Medicinal cannabis has potential for alleviating some medical conditions: Parirenyatwa

David Parirenyatwa

By Byron Mutingwende

Health and child care minister, David Parirenyatwa, has said medicinal cannabis has potential value for alleviating some medical conditions. He made the remarks at the ongoing Zimbabwe Medical Association (ZiMA) 2018 Congress in Harare running under the theme: Professionalism and Medical Training.

The minister gave a brief update on issues of cannabis for medical use in Zimbabwe as it is outlined in the recently announced SI 62 of 2018.He said professionalism and training can make or break the medical profession if not given the attention they deserve.

In the line of their duties, medical practitioners were urged to uphold professionalism that encompasses accountability; competency; specialised knowledge; as well as quality and integrity.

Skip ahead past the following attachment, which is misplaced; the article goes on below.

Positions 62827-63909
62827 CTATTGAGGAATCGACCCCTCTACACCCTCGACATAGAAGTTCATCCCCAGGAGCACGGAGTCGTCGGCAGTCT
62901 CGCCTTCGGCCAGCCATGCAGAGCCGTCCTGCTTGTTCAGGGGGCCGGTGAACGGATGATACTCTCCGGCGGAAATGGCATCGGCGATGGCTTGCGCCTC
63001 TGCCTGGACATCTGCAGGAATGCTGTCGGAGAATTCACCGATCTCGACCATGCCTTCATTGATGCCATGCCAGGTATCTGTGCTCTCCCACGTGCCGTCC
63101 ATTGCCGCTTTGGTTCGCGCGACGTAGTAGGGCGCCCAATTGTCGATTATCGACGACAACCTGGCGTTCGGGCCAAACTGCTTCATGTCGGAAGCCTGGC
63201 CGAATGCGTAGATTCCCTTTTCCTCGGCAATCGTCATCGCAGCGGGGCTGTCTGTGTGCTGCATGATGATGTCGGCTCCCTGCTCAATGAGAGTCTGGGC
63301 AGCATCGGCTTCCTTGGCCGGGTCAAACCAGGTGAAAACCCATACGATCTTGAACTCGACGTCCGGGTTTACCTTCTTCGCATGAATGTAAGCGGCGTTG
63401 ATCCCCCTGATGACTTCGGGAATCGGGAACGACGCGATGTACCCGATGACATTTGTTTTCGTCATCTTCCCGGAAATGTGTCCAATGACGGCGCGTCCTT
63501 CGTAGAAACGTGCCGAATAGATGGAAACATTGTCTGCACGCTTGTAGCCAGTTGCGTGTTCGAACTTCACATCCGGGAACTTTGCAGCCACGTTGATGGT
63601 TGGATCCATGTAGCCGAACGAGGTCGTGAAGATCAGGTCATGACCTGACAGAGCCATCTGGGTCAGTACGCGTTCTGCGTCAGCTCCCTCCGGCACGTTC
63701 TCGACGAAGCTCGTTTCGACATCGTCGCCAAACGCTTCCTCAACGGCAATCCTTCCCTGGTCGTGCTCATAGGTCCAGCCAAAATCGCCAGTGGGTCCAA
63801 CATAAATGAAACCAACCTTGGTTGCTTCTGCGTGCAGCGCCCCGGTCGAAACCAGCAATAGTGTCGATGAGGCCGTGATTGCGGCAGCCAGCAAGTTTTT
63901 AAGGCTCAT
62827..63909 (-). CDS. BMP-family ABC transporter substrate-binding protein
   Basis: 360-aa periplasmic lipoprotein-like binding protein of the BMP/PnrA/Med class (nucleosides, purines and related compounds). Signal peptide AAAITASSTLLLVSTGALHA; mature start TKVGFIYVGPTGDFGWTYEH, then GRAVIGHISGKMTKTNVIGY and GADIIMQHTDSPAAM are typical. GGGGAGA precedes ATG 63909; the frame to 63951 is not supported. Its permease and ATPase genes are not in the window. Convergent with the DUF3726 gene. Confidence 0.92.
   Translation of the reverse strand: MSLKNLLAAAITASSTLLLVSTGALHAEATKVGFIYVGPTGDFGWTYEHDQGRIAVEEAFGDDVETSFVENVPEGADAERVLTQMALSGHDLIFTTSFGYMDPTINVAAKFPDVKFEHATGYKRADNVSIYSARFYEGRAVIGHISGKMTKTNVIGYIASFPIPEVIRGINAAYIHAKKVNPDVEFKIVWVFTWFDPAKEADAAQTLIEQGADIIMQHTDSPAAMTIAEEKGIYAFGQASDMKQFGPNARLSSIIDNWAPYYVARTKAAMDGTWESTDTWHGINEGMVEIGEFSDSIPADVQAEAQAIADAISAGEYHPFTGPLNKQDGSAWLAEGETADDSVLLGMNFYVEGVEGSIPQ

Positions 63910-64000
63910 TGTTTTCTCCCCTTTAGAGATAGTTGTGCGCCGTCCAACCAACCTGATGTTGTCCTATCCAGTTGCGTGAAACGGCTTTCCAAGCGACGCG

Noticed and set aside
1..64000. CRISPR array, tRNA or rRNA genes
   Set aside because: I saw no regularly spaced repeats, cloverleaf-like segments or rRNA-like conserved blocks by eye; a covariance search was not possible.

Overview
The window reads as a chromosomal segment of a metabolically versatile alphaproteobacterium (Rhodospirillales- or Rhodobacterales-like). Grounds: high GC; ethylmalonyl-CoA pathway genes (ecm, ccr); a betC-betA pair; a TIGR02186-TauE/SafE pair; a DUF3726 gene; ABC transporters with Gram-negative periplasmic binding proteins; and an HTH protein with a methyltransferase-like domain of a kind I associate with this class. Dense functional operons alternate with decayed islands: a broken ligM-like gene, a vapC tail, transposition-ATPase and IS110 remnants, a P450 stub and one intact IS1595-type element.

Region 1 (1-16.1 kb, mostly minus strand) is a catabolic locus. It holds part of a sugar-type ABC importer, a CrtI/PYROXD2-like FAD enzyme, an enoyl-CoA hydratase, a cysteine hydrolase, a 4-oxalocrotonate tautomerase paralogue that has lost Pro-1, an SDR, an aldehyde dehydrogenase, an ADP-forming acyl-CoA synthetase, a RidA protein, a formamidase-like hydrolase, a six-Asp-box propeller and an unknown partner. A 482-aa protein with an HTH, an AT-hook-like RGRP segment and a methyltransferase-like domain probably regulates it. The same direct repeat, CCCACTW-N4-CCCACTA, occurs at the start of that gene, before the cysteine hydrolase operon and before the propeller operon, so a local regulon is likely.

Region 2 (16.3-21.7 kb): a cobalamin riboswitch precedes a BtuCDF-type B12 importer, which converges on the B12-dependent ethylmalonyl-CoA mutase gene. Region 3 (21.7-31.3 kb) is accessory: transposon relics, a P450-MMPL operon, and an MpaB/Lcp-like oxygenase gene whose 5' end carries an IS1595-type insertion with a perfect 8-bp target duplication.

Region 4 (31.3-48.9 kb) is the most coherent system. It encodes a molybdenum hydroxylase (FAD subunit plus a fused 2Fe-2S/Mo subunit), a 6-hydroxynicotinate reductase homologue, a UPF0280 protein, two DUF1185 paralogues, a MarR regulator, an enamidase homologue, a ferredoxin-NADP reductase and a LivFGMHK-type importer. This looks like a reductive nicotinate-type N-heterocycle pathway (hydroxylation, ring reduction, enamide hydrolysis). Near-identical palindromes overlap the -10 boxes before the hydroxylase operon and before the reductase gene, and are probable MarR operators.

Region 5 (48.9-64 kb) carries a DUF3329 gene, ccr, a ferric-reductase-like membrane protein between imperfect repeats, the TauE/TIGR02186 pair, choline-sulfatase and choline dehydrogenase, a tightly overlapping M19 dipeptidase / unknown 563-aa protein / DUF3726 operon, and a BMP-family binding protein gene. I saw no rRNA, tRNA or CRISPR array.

“The issue of cannabis for medical use in Zimbabwe  is outlined in the recently announced SI 62 of 2018. This was introduced in a professional way. However, many members of the medical profession did not seem to realise this as there seemed to be some knowledge gap on the process. Let me therefore take this opportunity to update you as requested. The Ministry of Health and Child Care (MoHCC) submitted correspondence to the Office of the President and Cabinet (OPC) requesting the Government to consider legalising cannabis for medicinal and scientific purposes following receipt of an application from a company in March 2015 to cultivate the plant. The OPC also received a Concept Paper from one of your own, a dentist with interest in the area, in March 2016 explaining the potential benefits of Industrial Hemp Industry in Zimbabwe.

“After extensive literature reviews by a multi-sectoral Technical Committee; it appeared medicinal cannabis had potential value for alleviating some medical conditions.Cabinet decided to legalise production of cannabis for medicinal and scientific purposes,” Parirenyatwa said.